Your association has come up with an interesting fundraiser and it’s caught the attention of the news media. Reporters from newspaper and television outlets have called and they would like to set up interviews with you about it.
As soon as you set up the appointments you start to get nervous. You have little experience in doing media interviews and you’re worried the reporter will try to make you look bad, or you don’t know what you’ll do if you’re asked a question you don’t know the answer to.
First of all, relax. In only rare circumstances does the media grill the leaders of nonprofit organizations. Reporters have a job to do and they’re just looking for a couple of good sound bites from you before moving on to their next interview.
So chill out and get ready for that interview. Follow these five simple tips and you’ll be great.
Practice makes perfect
Nothing is more important than practicing before you do the interview. Here’s how to do it.
Learn everything you can about the issue, think of the questions you’ll be asked by reporters and then figure out what you’ll say if you get those questions. Those answers become your key messages, or in other words, what you want to talk about during the interview. You don't want to say more because it could lead to you getting off message.
Once you’re done that, get somebody you’re comfortable with play the role of a reporter and interview you. Use your phone or tablet to record the interview, and then play it back to see how you did. When you’re finished, do it a second time. You will be amazed at how much better you are the second time you do the interview.
When you do the interview with the reporter, the answers will almost become second nature to you.
Work on your sound bites
Don’t forget that well over 95% of the interview won’t be used.
The reporter is only looking for one, two or maybe three sound bites they can use from the interview. So be prepared to say a couple of things that are short, colourful and capture your message well.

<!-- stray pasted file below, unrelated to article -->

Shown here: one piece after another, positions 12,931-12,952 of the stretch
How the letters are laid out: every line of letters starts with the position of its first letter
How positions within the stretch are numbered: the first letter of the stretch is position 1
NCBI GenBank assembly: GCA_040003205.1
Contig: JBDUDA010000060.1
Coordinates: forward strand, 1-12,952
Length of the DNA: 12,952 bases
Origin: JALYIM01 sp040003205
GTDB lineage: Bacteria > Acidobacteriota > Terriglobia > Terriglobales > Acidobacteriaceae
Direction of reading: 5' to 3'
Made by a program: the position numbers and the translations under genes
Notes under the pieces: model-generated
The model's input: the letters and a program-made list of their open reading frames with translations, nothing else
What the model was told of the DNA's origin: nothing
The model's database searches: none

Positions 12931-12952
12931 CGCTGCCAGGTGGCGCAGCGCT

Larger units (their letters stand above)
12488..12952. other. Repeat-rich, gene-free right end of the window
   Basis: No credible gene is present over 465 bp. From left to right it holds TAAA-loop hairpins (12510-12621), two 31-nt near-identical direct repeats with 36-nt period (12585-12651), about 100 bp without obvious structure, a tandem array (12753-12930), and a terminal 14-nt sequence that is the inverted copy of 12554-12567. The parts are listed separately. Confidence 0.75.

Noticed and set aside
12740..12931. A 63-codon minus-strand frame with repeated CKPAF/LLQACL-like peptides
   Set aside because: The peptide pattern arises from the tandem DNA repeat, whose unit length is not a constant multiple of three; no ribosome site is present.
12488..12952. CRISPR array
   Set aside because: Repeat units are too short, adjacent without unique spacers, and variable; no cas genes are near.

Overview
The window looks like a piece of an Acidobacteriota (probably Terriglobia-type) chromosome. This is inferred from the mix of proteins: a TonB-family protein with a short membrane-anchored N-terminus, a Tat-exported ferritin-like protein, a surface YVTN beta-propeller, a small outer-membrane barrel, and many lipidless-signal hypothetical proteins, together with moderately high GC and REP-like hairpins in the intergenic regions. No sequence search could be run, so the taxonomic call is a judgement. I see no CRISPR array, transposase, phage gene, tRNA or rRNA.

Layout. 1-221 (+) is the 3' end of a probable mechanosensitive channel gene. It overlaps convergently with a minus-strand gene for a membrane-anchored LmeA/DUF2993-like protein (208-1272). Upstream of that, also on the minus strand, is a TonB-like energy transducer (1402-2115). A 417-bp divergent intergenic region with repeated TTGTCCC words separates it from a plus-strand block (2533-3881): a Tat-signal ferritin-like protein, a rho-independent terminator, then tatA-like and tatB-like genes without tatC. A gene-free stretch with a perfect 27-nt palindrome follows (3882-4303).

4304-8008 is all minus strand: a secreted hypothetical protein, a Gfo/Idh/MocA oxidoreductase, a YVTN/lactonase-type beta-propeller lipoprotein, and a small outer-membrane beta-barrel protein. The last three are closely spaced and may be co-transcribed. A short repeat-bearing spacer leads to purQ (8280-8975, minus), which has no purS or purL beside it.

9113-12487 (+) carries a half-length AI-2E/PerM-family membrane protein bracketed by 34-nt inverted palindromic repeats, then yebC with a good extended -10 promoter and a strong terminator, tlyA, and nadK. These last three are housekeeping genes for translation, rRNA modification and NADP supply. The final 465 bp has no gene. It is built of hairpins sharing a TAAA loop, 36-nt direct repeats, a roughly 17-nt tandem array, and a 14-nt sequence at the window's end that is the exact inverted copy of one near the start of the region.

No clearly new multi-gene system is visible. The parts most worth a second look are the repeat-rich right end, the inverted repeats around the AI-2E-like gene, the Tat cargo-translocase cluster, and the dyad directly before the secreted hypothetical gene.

When Justin Trudeau said “Because it’s 2015”, it was a great use of a sound bite to communicate his message about gender balance in his cabinet. What’s your version of Because it’s 2015? What few words or phrases convey what you want to say in a colourful way?
A word of caution though – don’t force it. Sometimes sound bites can seem forced and shallow and you’ll look like you’re trying too hard. When Hillary Clinton used her “Trumped-up, trickle-down economics” sound bite, it came off as rehearsed and phoney.
Use a bridge
Skilled spokespeople use what are known as bridges to get from a reporter’s difficult question to their key message. A bridge acknowledges the question, but allows you to talk about what you want to talk about.
You always need to answer the reporter’s question, or at least give the appearance that you’re trying to answer it. Bridges allow you to go from the reporter’s difficult question to your much more positive key message.
A couple of great bridges are “What we’re focusing on is” and “Some people may look at it that way, but here’s what we do know”. These are both great ways to lead into your key message.
You always want to talk about what you do know, not what you don’t know and bridges are a great way to do that.
Why eye contact is critically important
During one-on-one interviews, or when you’re in a media scrum, it’s very important to look at the reporter as you give your answer.
Even if it’s a television interview and the clip used doesn’t show the reporter, the viewer is left with the impression you’re speaking directly to the reporter and when you can look somebody in the eye and say something, it adds to your credibility.
I find when I do the on-camera interview portion of my media training sessions, if anyone is uncertain of what their answer will be they look away. Each time that happens, they lose a little credibility because when their eyes move elsewhere they look unsure of what they’re about to say.
Answering questions with a statement
This tip is a little more difficult to explain, but once you understand and master it, you’ll move to the head of the Media Spokesperson Class.
Rather than providing direct responses to the reporter, try to answer the reporter’s questions with a statement. If a reporter asks you why a 5% membership fee increase is necessary don’t start with the words “Well because” and then give the rest of your response. Begin by saying “Our members have told us keeping service levels high is important”. This makes you sound stronger and controls the conversation.
Make an effort to remove any words or sounds like “ah” and “um” when you begin to speak. The more you can do this, the stronger your response will be. This allows you to give the answer you want to give to control the interview.
Doing media interviews is like anything else – you get better by doing. The more to do interviews, the better you get at it. If you can master these five tips you’ll be a media star.
Grant Ainsley is a media trainer and speaker from Edmonton. He’s the author of the book The Honest Spin Doctor and his weekly blog with other media tips can be found on his website. Connect with Grant today on Twitter, Facebook or LinkedIn.